Sugar addiction is a genuine condition, one that is often far more serious and widespread than many people might realize. While having a sweet-tooth is nothing unusual, consuming excessive amounts of sugar can lead to many problems. Food addictions can be just as severe as other chemical dependencies, and foods that are high in refined sugar act upon the brain in a manner that is very similar to drugs like cocaine. For those who have developed a psychological or even psychical dependency on sugar, understanding the nature of their addiction and how to overcome it is often a matter of paramount importance.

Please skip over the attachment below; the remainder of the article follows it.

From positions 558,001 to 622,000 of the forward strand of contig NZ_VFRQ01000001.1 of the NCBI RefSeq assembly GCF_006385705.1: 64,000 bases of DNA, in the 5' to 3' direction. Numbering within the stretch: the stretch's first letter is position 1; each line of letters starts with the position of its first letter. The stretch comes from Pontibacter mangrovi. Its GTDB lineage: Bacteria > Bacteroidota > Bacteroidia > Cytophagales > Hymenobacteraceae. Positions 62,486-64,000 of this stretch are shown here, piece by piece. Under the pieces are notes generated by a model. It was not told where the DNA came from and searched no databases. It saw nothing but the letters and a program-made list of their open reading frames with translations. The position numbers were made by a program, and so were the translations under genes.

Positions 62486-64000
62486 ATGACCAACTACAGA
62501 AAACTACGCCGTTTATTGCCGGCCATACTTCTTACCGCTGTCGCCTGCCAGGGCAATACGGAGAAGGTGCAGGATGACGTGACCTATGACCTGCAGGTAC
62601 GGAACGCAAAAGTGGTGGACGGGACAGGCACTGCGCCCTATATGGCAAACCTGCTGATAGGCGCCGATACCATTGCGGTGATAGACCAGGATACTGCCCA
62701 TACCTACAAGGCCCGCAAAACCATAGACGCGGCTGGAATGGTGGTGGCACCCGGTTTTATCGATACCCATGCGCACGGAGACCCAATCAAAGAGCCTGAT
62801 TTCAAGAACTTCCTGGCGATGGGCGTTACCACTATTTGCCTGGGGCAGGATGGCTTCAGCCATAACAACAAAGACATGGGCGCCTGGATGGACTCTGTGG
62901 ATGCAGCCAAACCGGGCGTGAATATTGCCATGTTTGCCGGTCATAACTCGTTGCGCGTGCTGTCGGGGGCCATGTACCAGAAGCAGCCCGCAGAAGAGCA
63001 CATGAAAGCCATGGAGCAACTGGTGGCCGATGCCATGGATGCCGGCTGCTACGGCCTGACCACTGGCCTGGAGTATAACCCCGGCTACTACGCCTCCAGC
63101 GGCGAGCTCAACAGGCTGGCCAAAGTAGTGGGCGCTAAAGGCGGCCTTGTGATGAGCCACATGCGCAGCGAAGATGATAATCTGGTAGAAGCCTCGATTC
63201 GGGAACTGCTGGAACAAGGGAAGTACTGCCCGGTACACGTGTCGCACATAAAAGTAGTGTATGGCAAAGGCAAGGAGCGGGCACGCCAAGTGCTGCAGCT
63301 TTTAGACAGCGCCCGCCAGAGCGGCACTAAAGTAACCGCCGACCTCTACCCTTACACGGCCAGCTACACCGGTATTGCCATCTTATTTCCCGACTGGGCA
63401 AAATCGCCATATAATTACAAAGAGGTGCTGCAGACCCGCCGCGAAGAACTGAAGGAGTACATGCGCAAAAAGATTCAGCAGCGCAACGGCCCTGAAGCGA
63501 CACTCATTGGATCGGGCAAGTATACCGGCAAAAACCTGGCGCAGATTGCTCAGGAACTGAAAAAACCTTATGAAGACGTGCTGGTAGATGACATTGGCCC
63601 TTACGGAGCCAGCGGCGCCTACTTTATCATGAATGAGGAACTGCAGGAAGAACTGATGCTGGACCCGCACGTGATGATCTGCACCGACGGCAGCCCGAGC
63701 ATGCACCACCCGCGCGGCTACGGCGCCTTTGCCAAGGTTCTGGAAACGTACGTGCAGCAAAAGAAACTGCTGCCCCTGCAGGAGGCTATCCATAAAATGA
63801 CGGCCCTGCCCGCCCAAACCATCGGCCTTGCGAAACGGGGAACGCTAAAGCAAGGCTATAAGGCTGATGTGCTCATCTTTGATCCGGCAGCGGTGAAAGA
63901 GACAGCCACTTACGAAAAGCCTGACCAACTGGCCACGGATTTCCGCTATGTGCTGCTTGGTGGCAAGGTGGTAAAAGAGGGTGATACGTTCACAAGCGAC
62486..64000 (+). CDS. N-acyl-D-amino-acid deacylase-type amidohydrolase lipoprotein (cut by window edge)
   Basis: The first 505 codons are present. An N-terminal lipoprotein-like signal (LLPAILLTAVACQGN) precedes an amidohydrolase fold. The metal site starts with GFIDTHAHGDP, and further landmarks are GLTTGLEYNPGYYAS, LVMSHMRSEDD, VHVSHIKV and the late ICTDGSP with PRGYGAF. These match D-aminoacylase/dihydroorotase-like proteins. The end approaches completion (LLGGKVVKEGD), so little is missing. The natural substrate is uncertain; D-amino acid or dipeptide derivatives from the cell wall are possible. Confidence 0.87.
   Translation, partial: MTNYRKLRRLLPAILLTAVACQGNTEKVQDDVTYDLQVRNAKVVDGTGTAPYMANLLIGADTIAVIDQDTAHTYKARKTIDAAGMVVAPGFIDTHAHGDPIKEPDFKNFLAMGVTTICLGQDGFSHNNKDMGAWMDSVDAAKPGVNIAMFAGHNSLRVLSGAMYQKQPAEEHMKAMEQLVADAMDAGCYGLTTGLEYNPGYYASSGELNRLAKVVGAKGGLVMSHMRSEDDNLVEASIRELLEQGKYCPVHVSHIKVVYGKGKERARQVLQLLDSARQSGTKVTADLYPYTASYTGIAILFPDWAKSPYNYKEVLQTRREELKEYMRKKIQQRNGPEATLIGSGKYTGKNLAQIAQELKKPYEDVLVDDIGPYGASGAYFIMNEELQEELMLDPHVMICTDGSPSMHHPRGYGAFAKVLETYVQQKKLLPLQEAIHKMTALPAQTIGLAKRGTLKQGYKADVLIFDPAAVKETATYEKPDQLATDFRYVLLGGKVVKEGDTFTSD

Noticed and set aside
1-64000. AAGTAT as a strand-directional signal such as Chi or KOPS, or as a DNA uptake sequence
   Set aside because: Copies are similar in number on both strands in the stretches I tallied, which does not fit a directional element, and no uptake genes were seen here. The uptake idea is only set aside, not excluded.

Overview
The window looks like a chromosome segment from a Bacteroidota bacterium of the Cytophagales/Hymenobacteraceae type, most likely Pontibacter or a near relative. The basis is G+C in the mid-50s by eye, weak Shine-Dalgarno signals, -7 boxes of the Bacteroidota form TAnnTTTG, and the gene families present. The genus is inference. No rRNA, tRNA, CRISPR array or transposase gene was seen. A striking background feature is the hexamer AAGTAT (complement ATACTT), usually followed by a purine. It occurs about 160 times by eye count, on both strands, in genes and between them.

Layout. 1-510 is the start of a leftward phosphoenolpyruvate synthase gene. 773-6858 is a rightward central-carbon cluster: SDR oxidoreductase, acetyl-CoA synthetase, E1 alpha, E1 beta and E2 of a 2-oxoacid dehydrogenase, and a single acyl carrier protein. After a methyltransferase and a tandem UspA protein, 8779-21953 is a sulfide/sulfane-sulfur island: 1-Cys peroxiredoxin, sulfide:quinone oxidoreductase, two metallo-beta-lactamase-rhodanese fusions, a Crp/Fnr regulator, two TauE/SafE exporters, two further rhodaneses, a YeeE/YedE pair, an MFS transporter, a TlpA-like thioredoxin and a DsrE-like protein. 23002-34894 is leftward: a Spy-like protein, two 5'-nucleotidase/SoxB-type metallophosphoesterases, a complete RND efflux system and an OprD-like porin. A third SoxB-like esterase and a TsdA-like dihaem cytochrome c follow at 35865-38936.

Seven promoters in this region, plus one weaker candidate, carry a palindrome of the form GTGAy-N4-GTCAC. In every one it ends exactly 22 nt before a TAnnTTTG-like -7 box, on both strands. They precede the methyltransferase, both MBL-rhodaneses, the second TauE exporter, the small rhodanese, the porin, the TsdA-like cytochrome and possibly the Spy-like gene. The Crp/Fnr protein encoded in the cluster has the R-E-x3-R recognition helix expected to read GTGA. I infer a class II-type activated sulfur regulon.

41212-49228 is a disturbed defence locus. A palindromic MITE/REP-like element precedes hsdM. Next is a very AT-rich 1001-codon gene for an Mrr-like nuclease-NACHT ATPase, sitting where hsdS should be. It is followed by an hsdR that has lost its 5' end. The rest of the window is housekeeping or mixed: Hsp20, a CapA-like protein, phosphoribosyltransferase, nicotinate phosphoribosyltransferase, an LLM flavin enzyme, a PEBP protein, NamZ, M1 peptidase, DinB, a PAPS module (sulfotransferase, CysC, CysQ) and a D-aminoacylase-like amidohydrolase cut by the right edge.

How Do People Develop a Sugar Addiction?
Consuming sugar causes the brain to release a neurotransmitter known as dopamine, a chemical that is associated with feelings of pleasure, excitement, and enjoyment. Those who consume sugar frequently or in large doses can begin to develop a tolerance to it over time, one that requires them to consume greater and greater quantities in order to produce the same effect. Many people may also begin to crave sugar in response to anxiety, mood fluctuations, or learned behavior. Those who have become addicted to sugar may start to experience withdrawal symptoms, which can make changing their diet, eating habits, or attempting to curb their sugar intake far more difficult.
Physical Effects of Sugar Addiction